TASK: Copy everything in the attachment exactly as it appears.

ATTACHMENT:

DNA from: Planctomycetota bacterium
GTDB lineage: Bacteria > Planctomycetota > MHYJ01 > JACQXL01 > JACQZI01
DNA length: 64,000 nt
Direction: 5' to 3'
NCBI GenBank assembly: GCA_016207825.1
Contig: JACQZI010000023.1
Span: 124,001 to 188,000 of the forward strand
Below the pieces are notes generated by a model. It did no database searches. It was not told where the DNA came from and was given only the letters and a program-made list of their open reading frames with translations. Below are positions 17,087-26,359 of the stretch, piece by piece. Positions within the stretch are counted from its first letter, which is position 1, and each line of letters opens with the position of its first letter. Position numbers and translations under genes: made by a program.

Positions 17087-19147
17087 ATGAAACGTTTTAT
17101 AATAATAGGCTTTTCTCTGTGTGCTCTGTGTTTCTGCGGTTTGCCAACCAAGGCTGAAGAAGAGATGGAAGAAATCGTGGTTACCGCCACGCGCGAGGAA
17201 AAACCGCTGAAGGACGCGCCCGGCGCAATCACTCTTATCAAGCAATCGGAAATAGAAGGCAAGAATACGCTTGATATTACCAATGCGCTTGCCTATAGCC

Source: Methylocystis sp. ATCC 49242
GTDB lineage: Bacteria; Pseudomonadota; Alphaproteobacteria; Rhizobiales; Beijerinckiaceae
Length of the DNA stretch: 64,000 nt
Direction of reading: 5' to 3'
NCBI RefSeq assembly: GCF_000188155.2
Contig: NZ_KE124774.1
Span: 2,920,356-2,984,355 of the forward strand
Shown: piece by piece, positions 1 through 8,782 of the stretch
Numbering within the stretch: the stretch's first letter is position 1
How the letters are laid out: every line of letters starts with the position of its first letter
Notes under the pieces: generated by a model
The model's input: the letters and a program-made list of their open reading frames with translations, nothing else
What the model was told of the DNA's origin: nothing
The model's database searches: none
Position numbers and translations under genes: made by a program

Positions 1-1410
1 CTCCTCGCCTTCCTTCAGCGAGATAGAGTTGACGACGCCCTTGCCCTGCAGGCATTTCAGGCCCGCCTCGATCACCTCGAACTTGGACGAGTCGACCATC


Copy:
DNA from: Planctomycetota bacterium
GTDB lineage: Bacteria > Planctomycetota > MHYJ01 > JACQXL01 > JACQZI01
DNA length: 64,000 nt
Direction: 5' to 3'
NCBI GenBank assembly: GCA_016207825.1
Contig: JACQZI010000023.1
Span: 124,001 to 188,000 of the forward strand
Below the pieces are notes generated by a model. It did no database searches. It was not told where the DNA came from and was given only the letters and a program-made list of their open reading frames with translations. Below are positions 17,087-26,359 of the stretch, piece by piece. Positions within the stretch are counted from its first letter, which is position 1, and each line of letters opens with the position of its first letter. Position numbers and translations under genes: made by a program.

Positions 17087-19147
17087 ATGAAACGTTTTAT
17101 AATAATAGGCTTTTCTCTGTGTGCTCTGTGTTTCTGCGGTTTGCCAACCAAGGCTGAAGAAGAGATGGAAGAAATCGTGGTTACCGCCACGCGCGAGGAA
17201 AAACCGCTGAAGGACGCGCCCGGCGCAATCACTCTTATCAAGCAATCGGAAATAGAAGGCAAGAATACGCTTGATATTACCAATGCGCTTGCCTATAGCC

Source: Methylocystis sp. ATCC 49242
GTDB lineage: Bacteria; Pseudomonadota; Alphaproteobacteria; Rhizobiales; Beijerinckiaceae
Length of the DNA stretch: 64,000 nt
Direction of reading: 5' to 3'
NCBI RefSeq assembly: GCF_000188155.2
Contig: NZ_KE124774.1
Span: 2,920,356-2,984,355 of the forward strand
Shown: piece by piece, positions 1 through 8,782 of the stretch
Numbering within the stretch: the stretch's first letter is position 1
How the letters are laid out: every line of letters starts with the position of its first letter
Notes under the pieces: generated by a model
The model's input: the letters and a program-made list of their open reading frames with translations, nothing else
What the model was told of the DNA's origin: nothing
The model's database searches: none
Position numbers and translations under genes: made by a program

Positions 1-1410
1 CTCCTCGCCTTCCTTCAGCGAGATAGAGTTGACGACGCCCTTGCCCTGCAGGCATTTCAGGCCCGCCTCGATCACCTCGAACTTGGACGAGTCGACCATC